Financial Engineering Is Not A Bad Thing - As Long As You Are Aware Of It

| About: International Business (IBM)
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Summary

While Apple and IBM have both borrowed money to repurchase shares, their share prices have moved in different directions.

While Apple's sales continue to expand, IBM's revenue has declined consistently going back several quarters.

Financial engineering is a beneficial practice for companies that can obtain inexpensive debt financing and return the proceeds to shareholders.

However, financial engineering is unsustainable over the long term and will become especially problematic when the U.S. Federal Reserve starts to raise interest rates.

Individual investors should investigate companies carefully to ensure they can recognize when this type of financial engineering is present and make investment decisions accordingly.

There are dozens of valuation methods you can use to evaluate a business, but the simple price to earnings ratio remains the most popular. However, while examining P/E ratios can be a useful endeavor, investors need to be diligent that other metrics are also analyzed. Otherwise, it is easy to overlook the type of financial engineering that IBM (NYSE:IBM) has engaged in recently.

There are a pair of important points to outline here.

First, let me state that this article will contain plenty of charts. They say a picture is worth a thousand words, which would make this article a novel of sorts. However, these simple charts tell this story better than mere words can.

Second, I do not have any inherent objection to financial engineering. In fact, if inexpensive financing is available to a company, which can then utilize the proceeds to repurchase shares, management should certainly explore this possibility. In the majority of cases, I contend this process creates value for shareholders. The problem is that investors sometimes do not conduct a proper amount of due diligence and end up buying shares of a company experiencing problems with the underlying business operations somewhat hidden thanks to the effects of financial engineering.

Apple (NASDAQ:AAPL) recently issued $3.5 billion in euro-denominated debt. The interest rates were shockingly low: just 1.08% on 8-year bonds and 1.67% on 12-year bonds. However, even its more "expensive" $5.5 billion in USD debt issued last year had an interest rate of only 2.4%. When you consider that Apple does not pay taxes on interest payments, the effective cost of this debt ranges from approximately 0.7% to 1.8%. Meanwhile, the stock's current dividend yield is 1.7% (paid with after tax profits). In Apple's case, given its significant cash holdings and the potential tax consequences of repatriating these funds, this financial engineering is hugely beneficial to its shareholders. One important point to remember here is that Apple's sales are still growing at an impressive rate:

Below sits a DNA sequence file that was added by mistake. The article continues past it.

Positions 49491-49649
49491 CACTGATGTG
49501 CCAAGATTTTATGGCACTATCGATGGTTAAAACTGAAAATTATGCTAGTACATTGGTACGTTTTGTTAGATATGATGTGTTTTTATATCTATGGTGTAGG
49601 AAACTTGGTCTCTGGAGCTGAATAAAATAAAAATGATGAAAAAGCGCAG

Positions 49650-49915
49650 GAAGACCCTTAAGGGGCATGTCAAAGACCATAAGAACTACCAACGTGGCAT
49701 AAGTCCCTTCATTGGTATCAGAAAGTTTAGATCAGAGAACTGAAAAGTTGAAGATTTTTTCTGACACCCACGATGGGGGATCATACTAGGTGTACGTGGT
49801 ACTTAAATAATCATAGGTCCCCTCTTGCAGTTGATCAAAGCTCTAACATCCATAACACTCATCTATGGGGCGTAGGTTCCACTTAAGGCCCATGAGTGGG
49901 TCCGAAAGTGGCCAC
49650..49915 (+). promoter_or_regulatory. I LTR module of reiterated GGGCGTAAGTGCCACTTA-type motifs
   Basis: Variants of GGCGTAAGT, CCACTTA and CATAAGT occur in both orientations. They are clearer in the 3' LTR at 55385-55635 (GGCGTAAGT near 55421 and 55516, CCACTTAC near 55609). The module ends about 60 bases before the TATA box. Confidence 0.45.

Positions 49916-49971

The firm's operations are strong and this financial engineering has allowed the company to buy back more than $44 billion worth of shares in its recently completed fiscal 2014. These two factors (plus an interesting slate of upcoming products) have aided AAPL's gain of approximately 40% over the last 52 weeks:

But this article is not intended to focus solely on Apple; rather the above paragraphs merely contrast one successful version of financial engineering with what has occurred at IBM recently. IBM's three-year stock chart is ugly, especially when you consider how strongly the broader market has performed during this period:

However, over the last three years, the company's earnings per share have grown at a modest, yet consistent pace.

Investors who focused solely on IBM's EPS and compared it to the firm's share price would likely have been tricked into assuming that the company's valuation was compelling. Conversely, a simple chart showing IBM's revenue during this time frame paints a starkly different view:

But perhaps IBM was doing a fantastic job cutting costs, improving its level of efficiency and widening its margins during this period?

Not so much. IBM's earnings per share growth was not caused by increasing sales or improving margins, but instead by financial engineering. The company's total net income during this three-year period stayed roughly flat: